Remember the Mac HelpMate asr multicast window in Figure 3? Well, it's actually possible to browse for the multicast server using the dns-sd command line tool, even if the Bonjour name of the server is unknown. Here's how it works. First, it's necessary to know the registration name of the dns-sd service. For multicast ASR, it's simply asr:

Dual2ghz:~/Desktop dean$ ./dns-sd -B _asr._tcp
Browsing for _asr._tcp
Timestamp    A/R  Flags   if   Domain   Service Type   Instance Name
6:49:28.981  Add      2    4   local.     _asr._tcp.   mostsvr

Or, for Apple File Servers, it's afpovertcp:

mostsvr:~ mostadmin$ dns-sd -B _afpovertcp._tcp
Browsing for _afpovertcp._tcp
Timestamp     A/R   Flags  if  Domain        Service Type             Instance Name
 6:54:10.451  Add       3   4  local.        _afpovertcp._tcp.        mostsvr
 6:54:10.454  Add       3   4  local.        _afpovertcp._tcp.        Dual2ghz
 6:54:10.454  Add       3   4  local.        _afpovertcp._tcp.        host2
 6:54:10.454  Add       2   4  local.        _afpovertcp._tcp.        Panther

It's also possible to register an instance of a service on the network with DNS-SD as well:

mostsvr:~ mostadmin$ dns-sd -R "My Test" _http._tcp . 80 path=/path-to-page.htm
Registering Service My Test._http._tcp port 80 path=/path-to-page.htm
Got a reply for My Test._http._tcp.local.: Name now registered and active

I'm Bad, I'm Nationwide

Beyond the gradual adoption of mDNSResponder and DNS-SD technology into other Operating Systems such as Linux, Apple has primed the pump, so to speak, by offering an "official" Bonjour implementation for Windows. I use Apple's Bonjour for Windows whenever setting up Bonjour-capable printers with Windows XP and 2000 computers. It's far simpler than creating a network printer attached to a server or a local TCP/IP port on the Windows box; it's even easy enough for an end user! It's a little known fact, however, that Bonjour for Windows enables the full suite of Bonjour capabilities, not just printers.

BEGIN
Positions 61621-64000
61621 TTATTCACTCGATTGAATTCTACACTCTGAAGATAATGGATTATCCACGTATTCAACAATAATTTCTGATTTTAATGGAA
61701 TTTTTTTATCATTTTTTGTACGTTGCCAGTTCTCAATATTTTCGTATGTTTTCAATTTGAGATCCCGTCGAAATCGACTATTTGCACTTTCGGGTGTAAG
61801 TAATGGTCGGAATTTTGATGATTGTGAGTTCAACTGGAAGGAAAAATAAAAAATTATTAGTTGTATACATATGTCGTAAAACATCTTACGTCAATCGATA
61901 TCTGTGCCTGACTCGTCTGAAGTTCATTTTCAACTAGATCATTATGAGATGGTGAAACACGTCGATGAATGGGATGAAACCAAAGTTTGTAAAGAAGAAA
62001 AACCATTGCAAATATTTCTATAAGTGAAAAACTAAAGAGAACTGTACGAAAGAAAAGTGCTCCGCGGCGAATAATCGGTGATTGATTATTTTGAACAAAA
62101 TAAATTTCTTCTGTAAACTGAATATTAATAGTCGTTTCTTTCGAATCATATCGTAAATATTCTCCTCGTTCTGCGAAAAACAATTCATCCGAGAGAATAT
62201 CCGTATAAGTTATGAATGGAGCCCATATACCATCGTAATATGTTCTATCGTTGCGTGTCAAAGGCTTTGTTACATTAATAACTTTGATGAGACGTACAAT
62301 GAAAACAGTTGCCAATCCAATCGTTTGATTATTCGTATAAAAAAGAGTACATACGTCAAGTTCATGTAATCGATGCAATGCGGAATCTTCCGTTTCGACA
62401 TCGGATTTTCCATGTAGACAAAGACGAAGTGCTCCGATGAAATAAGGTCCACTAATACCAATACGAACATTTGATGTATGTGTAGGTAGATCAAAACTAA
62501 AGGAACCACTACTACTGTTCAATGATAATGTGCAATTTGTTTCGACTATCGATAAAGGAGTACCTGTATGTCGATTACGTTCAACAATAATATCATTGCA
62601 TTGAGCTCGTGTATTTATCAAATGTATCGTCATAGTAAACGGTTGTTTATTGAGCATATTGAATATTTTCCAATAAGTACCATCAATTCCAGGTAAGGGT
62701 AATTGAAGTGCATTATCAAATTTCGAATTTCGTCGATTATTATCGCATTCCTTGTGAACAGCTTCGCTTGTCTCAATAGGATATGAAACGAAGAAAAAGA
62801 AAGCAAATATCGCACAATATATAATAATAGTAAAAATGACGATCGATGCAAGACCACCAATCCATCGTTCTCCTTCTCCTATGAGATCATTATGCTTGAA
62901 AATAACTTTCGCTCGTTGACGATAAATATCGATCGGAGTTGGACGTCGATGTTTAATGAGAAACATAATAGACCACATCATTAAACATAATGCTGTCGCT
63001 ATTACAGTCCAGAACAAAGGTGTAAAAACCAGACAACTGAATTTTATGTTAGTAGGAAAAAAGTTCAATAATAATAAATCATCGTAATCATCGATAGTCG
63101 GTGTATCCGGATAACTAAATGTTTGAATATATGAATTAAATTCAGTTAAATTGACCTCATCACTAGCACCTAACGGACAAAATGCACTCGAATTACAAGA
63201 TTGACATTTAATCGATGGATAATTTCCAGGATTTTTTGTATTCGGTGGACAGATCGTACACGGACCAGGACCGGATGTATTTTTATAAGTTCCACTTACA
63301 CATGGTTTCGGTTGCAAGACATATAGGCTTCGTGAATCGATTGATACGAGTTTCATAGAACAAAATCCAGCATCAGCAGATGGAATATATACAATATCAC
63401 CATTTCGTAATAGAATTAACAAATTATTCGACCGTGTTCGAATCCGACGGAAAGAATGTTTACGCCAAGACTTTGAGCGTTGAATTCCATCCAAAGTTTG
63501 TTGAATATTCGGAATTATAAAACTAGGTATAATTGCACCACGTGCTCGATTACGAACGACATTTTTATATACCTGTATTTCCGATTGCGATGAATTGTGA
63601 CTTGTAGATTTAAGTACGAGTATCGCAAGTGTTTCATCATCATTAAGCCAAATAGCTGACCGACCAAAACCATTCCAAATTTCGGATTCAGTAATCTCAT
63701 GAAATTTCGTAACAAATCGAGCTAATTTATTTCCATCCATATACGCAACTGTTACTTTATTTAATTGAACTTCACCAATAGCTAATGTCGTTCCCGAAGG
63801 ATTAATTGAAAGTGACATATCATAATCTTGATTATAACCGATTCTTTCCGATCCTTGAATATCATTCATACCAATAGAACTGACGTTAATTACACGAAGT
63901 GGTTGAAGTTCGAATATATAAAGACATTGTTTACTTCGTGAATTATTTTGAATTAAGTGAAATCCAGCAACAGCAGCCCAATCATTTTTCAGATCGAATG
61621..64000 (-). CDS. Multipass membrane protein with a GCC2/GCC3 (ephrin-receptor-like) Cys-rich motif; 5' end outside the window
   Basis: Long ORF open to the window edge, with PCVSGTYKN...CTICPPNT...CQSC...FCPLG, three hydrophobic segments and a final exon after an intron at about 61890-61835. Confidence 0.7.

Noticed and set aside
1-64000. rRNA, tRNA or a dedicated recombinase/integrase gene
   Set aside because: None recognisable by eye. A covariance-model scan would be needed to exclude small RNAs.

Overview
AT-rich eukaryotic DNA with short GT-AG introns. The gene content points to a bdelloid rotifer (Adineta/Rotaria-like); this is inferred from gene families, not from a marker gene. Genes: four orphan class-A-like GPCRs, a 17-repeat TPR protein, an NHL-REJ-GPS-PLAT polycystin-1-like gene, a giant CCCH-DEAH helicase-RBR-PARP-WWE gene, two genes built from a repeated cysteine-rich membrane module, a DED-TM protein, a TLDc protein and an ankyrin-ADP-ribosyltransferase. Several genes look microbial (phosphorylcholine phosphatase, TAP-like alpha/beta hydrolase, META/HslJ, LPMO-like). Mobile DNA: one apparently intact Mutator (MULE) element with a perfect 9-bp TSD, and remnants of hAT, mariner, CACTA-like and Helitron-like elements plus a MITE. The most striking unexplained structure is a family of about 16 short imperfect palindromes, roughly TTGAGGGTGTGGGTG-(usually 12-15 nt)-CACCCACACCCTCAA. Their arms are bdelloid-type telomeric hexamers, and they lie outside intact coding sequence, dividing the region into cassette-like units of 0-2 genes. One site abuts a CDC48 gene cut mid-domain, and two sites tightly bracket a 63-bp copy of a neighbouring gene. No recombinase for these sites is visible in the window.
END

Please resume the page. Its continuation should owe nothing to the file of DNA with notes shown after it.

Figure 8. Bonjour Logo.

Perhaps the biggest (and most unheralded) change in Bonjour, besides the name from Panther to Tiger was the addition of wide-area (and multiple subnet) DNS-SD advertising via Dynamic DNS Updates and unicast DNS queries (multicasts aren't allowed on the Internet with a few exceptions). Last month, (MT 21.10) I wrote about emerging capabilities for more complex Open Directory deployments via LDAP OUs (Organizational Units) and DACs (Directory Access Controls). As Directory Service deployments get more complex and spread out over wide-area networks, it's also necessary that the discovery protocols for browsing those networks keep developing. As Open Directory matures, Bonjour must keep pace.

Even before Bonjour officially supported multiple subnets or wide-area service discovery, there were attempts to bridge Rendezvous over two network segments. The Rendezvous Proxy project ( originally sought a way to allow sharing of iTunes music libraries between subnets, but people found out pretty quickly it could be used to advertise printers, servers, or just about any other Rendezvous service. The developer even released a Rendezvous proxy for Windows. Configuring wide-area support for Bonjour at this time is still somewhat experimental, however, Apple has provided a few white papers detailing the theory behind running a Bonjour DNS Domain over the Internet, as well as specific instructions at

In Next Month's Source Hound

In next month's column, I'll actually set up a wide-area Bonjour DNS Server, see how well it works, then look to see if it's possible to integrate our new DNS capabilities into Apple's Open Directory LDAP server, instead of using BIND. I'll either be singing like the ZZtopsters, or maybe singing soprano, depending on how it goes.

Dean Shavit is an ACSA (Apple Certified System Administrator) who loves to use a Mac, but hates paying for software. So each month he's on the hunt for the best Open-Source and freeware solutions for OS X. Besides surfing for hours, following the scent of great source code, he's a partner at MOST Training & Consulting in Chicago, where he trains system administrators in OS X and OS X Server, facilitates Mac upgrade projects for customers, and writes for his own website, Recently, he became the surprised father of an application: Mac HelpMate, available at If you have questions or comments you can contact him: